It’s eight months since the SNP’s Ian Campbell resigned as one of the councillors for the Craigentinny-Duddingston area, and the Returning Officer for Edinburgh has now earmarked a by-election on 12th November. In the normal run of things the vacancy would have been filled long since then but – as we are all well aware – these are not normal times. In fact, this by-election will be fought in probably the toughest set of circumstances that anyone can remember.
That’s what makes it so important. The filling of one vacancy out of 63 won’t change the balance of power in the city council. But it is an opportunity for voters to make clear what direction they want the city to go in as we recover from the shockwaves of the pandemic. Election of another SNP or indeed Labour councillor simply adds to the ranks of the sitting administration, endorsing more of the same from a group which, frankly speaking, is limping towards the end of its term. For the exceptional times that we find ourselves in then, it’s clear that the status quo won’t do. These are times for bold action to meet the great challenges our city faces – challenges of fairness and inequality, now made worse by the pandemic.
On a whole slate of measures, Edinburgh is a capital scarred by inequality. From the divide between the wealthiest and poorest children at school, to the access people have to clean, green and safe neighbourhoods, the contrast in the city is stark. Take housing. In no other place in Scotland is poverty and inequality so driven by housing failures: absurdly bloated rents, long queues for scarce social housing, endless waits in high cost, low quality temporary accommodation, reckless landlords and letting agents, and a runaway short-term let market. As the recent Poverty Commission report made clear, we can’t make Edinburgh fairer without tackling those failings: bringing down rents, regulating landlords and holiday lets, investing in low cost housing and creating jobs through improving dry warm homes.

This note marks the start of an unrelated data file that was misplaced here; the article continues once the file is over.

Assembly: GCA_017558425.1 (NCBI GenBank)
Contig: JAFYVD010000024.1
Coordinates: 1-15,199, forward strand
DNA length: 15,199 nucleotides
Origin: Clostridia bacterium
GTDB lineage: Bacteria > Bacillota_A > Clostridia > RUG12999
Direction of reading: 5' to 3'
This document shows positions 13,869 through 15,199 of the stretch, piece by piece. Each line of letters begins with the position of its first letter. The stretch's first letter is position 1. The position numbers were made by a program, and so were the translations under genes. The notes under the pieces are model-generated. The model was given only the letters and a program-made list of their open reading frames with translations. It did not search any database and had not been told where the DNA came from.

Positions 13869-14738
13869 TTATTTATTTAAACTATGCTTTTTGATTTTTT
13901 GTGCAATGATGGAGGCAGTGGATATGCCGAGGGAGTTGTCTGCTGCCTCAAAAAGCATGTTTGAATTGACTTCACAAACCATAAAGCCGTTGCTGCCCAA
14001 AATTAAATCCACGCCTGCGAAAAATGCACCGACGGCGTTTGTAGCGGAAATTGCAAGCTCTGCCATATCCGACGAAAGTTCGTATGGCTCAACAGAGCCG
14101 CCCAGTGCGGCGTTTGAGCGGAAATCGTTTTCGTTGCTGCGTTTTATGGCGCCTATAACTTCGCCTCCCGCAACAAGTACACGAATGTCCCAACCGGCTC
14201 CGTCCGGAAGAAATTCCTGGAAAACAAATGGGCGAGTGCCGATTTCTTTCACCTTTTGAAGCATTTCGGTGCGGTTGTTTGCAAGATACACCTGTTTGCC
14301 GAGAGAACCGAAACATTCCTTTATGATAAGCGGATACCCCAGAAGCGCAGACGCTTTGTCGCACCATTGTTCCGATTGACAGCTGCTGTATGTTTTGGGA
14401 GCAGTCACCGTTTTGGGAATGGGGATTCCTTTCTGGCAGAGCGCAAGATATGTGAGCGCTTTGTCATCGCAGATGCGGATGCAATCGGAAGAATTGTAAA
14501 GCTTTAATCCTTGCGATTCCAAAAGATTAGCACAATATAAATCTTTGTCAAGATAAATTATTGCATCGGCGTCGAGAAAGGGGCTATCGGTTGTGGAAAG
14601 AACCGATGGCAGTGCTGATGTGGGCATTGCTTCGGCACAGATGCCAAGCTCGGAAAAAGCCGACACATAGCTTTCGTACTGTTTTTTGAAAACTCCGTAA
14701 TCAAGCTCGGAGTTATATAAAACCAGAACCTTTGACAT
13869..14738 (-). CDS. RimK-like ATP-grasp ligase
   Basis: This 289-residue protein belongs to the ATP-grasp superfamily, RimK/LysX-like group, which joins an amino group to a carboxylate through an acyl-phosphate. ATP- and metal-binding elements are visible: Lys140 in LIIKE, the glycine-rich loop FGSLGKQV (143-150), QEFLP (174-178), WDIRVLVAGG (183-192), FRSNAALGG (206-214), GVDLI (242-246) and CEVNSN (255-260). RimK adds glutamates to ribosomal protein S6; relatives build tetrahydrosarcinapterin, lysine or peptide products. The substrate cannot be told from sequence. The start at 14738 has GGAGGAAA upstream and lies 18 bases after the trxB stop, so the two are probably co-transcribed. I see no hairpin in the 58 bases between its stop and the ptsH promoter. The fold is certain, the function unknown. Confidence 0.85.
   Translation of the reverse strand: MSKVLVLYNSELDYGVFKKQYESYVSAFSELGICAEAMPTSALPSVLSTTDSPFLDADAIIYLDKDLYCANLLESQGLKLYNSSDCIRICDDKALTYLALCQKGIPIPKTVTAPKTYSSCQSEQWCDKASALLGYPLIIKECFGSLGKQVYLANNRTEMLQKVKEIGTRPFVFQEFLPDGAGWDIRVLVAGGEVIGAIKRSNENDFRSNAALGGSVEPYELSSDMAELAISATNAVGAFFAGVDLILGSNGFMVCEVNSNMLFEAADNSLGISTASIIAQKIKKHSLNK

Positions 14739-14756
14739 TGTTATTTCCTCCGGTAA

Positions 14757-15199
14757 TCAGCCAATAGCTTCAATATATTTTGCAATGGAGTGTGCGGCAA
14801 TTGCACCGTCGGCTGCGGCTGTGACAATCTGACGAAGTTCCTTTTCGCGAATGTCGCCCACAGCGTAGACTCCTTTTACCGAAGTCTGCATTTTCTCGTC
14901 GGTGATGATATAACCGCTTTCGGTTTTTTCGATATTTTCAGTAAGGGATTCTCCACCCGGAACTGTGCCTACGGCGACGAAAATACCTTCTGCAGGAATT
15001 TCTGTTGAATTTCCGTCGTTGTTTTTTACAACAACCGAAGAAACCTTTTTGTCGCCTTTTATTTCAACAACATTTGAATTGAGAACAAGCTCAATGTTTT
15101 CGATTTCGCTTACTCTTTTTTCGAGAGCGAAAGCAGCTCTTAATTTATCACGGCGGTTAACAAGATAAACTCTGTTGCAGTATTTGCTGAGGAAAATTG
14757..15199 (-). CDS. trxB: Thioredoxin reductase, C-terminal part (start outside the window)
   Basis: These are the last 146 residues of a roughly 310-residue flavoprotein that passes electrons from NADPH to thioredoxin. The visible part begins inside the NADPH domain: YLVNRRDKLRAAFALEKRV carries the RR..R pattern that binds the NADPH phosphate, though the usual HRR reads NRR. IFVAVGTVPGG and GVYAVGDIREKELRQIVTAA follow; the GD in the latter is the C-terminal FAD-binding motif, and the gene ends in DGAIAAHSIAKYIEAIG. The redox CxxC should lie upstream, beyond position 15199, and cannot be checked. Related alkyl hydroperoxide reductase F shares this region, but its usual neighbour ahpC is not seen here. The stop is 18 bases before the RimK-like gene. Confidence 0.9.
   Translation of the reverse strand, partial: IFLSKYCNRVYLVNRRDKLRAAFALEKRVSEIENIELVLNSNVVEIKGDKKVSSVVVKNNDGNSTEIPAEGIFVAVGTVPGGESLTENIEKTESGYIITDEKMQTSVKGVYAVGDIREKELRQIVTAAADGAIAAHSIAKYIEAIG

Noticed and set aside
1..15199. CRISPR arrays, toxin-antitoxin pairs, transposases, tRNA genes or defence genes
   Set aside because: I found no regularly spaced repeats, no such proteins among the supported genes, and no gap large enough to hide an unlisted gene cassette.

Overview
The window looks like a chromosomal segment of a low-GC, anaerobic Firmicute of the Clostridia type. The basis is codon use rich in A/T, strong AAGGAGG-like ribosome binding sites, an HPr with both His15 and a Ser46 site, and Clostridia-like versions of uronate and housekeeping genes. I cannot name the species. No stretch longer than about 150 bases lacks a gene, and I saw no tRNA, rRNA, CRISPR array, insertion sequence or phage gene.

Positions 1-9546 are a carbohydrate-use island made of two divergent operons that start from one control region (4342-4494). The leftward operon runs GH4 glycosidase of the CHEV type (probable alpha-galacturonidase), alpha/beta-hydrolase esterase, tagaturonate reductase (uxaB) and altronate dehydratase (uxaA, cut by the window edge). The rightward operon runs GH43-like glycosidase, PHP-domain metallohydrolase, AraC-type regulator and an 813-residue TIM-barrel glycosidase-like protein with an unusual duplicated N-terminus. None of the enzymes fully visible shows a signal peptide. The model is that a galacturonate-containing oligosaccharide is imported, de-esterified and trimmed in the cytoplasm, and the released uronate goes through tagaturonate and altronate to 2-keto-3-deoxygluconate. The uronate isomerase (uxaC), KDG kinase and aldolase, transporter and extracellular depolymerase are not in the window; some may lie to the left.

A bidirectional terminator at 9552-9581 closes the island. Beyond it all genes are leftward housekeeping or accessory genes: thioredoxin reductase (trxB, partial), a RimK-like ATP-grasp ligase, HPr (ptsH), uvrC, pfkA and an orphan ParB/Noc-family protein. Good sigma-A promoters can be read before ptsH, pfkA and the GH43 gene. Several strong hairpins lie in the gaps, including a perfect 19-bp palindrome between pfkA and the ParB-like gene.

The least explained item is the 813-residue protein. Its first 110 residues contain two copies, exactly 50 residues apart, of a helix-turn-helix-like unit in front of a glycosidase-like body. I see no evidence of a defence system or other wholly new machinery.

But we also can’t make Edinburgh fairer without tackling the other great challenge of our time too: the climate emergency. Edinburgh has a target to be zero carbon by 2030. To fall short of that would be to duck our responsibility as Scotland’s capital city and to further entrench the inequalities which already exist in our society. But to meet that target means making choices now to do things differently – an unprecedented transition towards walking and cycling; prioritising major investment in public transport; protecting more of our green spaces and natural word; rethinking how we heat our homes and how we grow our food. The list of changes we need to see goes on.
Of course, the present is the coronavirus crisis and the inequalities it has laid bare. But the future doesn’t have to be that way. We shouldn’t settle for more of the same, and we must be brave enough to choose to do things differently. Let’s start in Craigentinny-Duddingston on November 12th.